must not include unescaped "<" or ">" characters.

The note in section 3.6.4. appears to state conformance requirements;
that part of the document should either be normative or rephrased to use
more appropriate terminology.

Section 2.16 notes

  The form element's action attribute is no longer a required attribute.
  Authors may omit it. When the attribute is absent, UAs must act as if
  the action attribute was the empty string, which is a relative URI
  pointing at the current document (or the specified base URI, if any). 

The implications of this are unclear. For http://example.org/x/

  <form action="" xml:base="http://example.org/y/" ...

where will the submission go to? Note that the term "relative URI" is
not defined in RFC 3986, the correct term would be "relative reference".
Also note that RFC 3986 made "clarifications" to the relevant algorithm,
RFC 2396 did not really define the target URI in this case, it just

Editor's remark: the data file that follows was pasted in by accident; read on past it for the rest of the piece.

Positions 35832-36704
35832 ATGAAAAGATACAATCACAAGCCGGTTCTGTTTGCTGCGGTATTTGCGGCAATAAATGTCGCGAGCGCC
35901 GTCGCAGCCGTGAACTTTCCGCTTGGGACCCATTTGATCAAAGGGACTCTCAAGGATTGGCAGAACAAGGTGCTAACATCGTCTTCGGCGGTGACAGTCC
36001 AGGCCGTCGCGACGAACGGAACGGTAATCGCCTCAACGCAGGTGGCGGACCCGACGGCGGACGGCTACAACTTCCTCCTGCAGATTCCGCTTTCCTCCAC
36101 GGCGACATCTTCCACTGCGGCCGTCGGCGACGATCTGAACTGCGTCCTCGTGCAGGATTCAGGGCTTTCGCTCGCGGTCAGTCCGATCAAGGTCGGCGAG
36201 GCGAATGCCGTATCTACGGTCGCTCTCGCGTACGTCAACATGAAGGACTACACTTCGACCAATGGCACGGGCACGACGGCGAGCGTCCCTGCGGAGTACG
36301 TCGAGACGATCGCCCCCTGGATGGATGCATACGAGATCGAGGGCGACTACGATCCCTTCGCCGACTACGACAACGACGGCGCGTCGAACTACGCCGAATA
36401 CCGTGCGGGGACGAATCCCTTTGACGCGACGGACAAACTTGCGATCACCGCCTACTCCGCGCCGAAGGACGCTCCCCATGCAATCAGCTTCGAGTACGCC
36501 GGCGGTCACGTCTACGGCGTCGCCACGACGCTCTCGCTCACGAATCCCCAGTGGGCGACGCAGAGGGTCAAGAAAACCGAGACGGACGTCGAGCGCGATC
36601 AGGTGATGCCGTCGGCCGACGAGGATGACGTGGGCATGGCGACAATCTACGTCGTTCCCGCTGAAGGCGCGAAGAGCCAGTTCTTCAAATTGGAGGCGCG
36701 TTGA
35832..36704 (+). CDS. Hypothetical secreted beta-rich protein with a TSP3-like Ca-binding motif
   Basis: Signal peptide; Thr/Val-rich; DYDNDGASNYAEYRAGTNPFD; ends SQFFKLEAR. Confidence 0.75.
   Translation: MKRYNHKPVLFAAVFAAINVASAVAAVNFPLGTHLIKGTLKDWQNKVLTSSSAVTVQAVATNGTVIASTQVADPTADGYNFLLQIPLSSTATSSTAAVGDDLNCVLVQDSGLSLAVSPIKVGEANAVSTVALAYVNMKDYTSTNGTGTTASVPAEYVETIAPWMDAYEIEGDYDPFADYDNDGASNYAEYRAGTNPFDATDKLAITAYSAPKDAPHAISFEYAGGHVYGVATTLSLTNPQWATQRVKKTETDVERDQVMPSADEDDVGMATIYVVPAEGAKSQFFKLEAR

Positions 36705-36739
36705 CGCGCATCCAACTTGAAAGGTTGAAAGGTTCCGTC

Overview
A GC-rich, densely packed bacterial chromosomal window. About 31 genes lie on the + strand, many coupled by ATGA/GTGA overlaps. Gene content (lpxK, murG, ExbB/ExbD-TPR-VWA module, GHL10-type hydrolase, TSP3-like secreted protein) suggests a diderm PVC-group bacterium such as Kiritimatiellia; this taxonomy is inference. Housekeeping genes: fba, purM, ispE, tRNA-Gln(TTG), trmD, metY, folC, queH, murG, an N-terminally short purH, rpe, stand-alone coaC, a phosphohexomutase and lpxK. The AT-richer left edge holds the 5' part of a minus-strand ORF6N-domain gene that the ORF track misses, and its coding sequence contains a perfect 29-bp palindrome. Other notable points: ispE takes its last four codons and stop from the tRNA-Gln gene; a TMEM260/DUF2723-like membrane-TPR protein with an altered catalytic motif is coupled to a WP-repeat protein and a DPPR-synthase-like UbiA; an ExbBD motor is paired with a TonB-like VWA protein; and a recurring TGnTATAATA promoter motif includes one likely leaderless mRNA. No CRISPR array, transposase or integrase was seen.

defined the resource as same-document reference which was commonly taken
to mean the document URI, while per RFC 3986 the target would be the
base URI.

Validation requirements for type="url" seem to be undefined. The draft
notes that only strings matching the IRI production are allowed, does
that mean that non-conforming IRIs that match that production are
allowed? (E.g., RFC 3987 also requires that IRIs are in full logical

The XML reference is outdated. The Unicode reference is probably
outdated. The CSS3UI reference is outdated. The reference to charmod is
outdated. (For some, I am referring to the dates in the entries rather
than the URLs).

The document does not conform to http://www.w3.org/TR/charmod/ (e.g.,
content is not required to conform to charmod in order to conform to
the specification).

Section 2.6 notes

  Authors who wish to allow for any input so long as a particular string
  occurs somewhere in the input should put .* at the start and end of
  their pattern. If the input is expected to allow newlines, then
  [\x000000-\x10FFFF]* or [\s\S]* or some equivalent should be used